David Pountney has never balked at sexual innuendo, and Lulu gives his predilection full and legitimate rein. The stage is strewn with anatomical detritus. Weird mannequins, all legs and buttocks, are caressed and manipulated, Lulu and the lesbian Countess Gewitz are discovered on a vast couch in the form of what looks like a grotesque naked body, and at the end of this scene Lulu herself – the wonderful Marie Arnet – completely disrobes to reveal something a good deal less grotesque. One shudders to think how this sequence might be revived in future times and places. But sufficient unto the day…
Above all, WNO is now blessed with an artistic director with strong musical genes. Pountney can read a score and knows how to manoeuvre singers on, off and around the stage with an ear to the pace and texture of the music. With all those characters constantly coming and going, Lulu is a death-trap for the usual cloth-eared opera director. But this staging hardly puts a foot wrong, for all the complexity of Engels’s fixed, shop-window set, an enormous chromium gantry round a central spiral staircase, up and down which exits and entries have to be – and are – timed to perfection. As a stage presentation of Berg’s music, what Wagner called deeds of music made visible, this could hardly be bettered, whatever the obscurities of narrative detail.
From the very first trombone theme, you know you’re in for a thrilling evening
At the centre musically are Arnet’s impeccably stylish, bravura performance as Lulu, and some stupendous orchestral playing under Koenigs. To call Lulu a difficult part would be like calling thirties Berlin an interesting city; not only is she on stage for almost the entire evening, but she has constantly to relate to each one of her motley array of fellow-characters, and withal she has to sing the most intricate coloratura in a complex musical idiom, while debasing herself morally, moving elegantly, and generally looking nice. There have been some – not many – great Lulus. Marie Arnet is surely one of them.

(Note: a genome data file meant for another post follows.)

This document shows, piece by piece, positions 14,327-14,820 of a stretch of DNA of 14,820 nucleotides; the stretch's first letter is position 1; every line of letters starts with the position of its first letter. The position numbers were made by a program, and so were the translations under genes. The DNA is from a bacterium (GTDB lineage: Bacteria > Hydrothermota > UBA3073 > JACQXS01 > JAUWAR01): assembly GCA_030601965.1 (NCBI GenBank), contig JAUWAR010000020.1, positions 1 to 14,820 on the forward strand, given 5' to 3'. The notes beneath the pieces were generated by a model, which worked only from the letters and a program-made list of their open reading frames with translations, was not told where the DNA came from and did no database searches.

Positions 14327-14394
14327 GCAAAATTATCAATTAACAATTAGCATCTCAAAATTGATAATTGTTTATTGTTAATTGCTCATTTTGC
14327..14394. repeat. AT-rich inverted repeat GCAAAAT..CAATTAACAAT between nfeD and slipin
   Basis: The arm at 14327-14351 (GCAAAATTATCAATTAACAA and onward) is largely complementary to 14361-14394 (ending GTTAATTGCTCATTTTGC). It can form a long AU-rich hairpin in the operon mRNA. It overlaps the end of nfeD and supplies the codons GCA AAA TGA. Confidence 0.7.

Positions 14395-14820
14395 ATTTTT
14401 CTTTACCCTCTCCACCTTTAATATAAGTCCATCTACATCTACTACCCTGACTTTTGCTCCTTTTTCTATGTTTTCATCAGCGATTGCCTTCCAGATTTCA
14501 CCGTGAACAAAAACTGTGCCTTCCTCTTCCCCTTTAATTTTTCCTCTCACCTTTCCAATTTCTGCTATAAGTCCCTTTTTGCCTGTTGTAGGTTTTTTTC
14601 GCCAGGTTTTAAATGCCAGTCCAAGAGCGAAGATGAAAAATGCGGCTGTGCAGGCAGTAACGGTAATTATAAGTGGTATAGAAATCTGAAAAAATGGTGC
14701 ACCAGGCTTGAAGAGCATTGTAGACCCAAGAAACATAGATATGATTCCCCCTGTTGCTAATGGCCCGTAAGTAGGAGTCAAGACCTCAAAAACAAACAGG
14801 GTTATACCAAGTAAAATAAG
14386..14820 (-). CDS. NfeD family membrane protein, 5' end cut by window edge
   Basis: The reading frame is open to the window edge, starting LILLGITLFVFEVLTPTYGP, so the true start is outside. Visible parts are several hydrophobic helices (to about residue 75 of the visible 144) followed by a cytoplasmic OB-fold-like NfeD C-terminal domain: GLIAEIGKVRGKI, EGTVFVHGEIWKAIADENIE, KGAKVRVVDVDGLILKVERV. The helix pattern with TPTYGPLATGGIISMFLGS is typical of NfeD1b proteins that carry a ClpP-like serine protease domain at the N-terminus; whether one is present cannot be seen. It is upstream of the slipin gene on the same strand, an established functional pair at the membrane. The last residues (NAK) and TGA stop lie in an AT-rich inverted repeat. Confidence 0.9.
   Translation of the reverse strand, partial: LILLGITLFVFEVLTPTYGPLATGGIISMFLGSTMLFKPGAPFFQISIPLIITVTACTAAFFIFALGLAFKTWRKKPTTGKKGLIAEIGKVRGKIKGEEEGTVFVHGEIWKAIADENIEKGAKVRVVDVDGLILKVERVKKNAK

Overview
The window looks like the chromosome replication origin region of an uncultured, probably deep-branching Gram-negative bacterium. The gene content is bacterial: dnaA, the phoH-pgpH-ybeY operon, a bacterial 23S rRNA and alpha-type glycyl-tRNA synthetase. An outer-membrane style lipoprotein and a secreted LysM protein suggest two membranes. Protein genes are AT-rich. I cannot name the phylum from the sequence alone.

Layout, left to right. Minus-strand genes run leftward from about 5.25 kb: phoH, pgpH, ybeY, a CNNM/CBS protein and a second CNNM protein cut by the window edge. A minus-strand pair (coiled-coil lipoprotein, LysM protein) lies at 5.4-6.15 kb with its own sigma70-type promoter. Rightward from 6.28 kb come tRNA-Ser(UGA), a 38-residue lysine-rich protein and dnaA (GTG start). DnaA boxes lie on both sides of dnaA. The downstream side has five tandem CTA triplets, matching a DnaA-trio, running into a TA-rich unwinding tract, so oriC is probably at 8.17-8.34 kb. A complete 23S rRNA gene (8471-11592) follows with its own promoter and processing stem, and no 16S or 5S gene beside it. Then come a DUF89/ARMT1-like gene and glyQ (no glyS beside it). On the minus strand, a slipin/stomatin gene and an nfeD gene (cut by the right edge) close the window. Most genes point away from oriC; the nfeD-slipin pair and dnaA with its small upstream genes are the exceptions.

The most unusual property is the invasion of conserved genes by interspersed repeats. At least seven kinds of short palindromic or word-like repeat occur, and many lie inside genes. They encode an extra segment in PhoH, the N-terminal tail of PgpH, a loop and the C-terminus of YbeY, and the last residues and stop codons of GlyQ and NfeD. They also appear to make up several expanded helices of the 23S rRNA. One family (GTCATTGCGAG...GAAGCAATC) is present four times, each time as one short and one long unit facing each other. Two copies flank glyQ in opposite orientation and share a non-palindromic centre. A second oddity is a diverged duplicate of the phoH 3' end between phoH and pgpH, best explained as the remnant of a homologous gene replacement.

From the very first trombone theme, you know you’re in for a thrilling evening. The sheer sound of the orchestra in the prologue is as fine as anything I can remember in an opera pit, and Richard Angas’s Animal Tamer (later also Schigolch) is direct, resonant, utterly arresting. The enormous cast has hardly a weakness. Especially memorable are Julian Close’s Acrobat, a role hard to define but musically rich, Mark Le Brocq’s cleverly sung, wittily acted Painter/Negro, and Ashley Holland’s Schön (pictured above with Arnet), a sort of Berlinesque Citizen Kane, substantial in voice, physique and presence.
Peter Hoare’s Alwa, also very well sung, is perhaps too frail in portraiture; Natascha Petrinsky is a fine, watchable Geschwitz, a part, though, that is musically disappointing until her wonderful curtain lines at the end. Alan Oke’s villainous crocodile-Marquis is the one real positive among the thickets of the Paris scene. Patricia Orr copes well as the Schoolboy, a Cherubino role with, alas, not much Cherubino music. The rest is company work, brilliantly handled as always with WNO, polished and precise in every detail. It’s good to see them back on a creative track after those barren years.
Subscribe to theartsdesk.com
Thank you for continuing to read our work on theartsdesk.com. For unlimited access to every article in its entirety, including our archive of more than 10,000 pieces, we're asking for £2.95 per month or £25 per year. We feel it's a very good deal, and hope you do too.
To take an annual subscription now simply click here.
And if you're looking for that extra gift for a friend or family member, why not treat them to a theartsdesk.com gift subscription?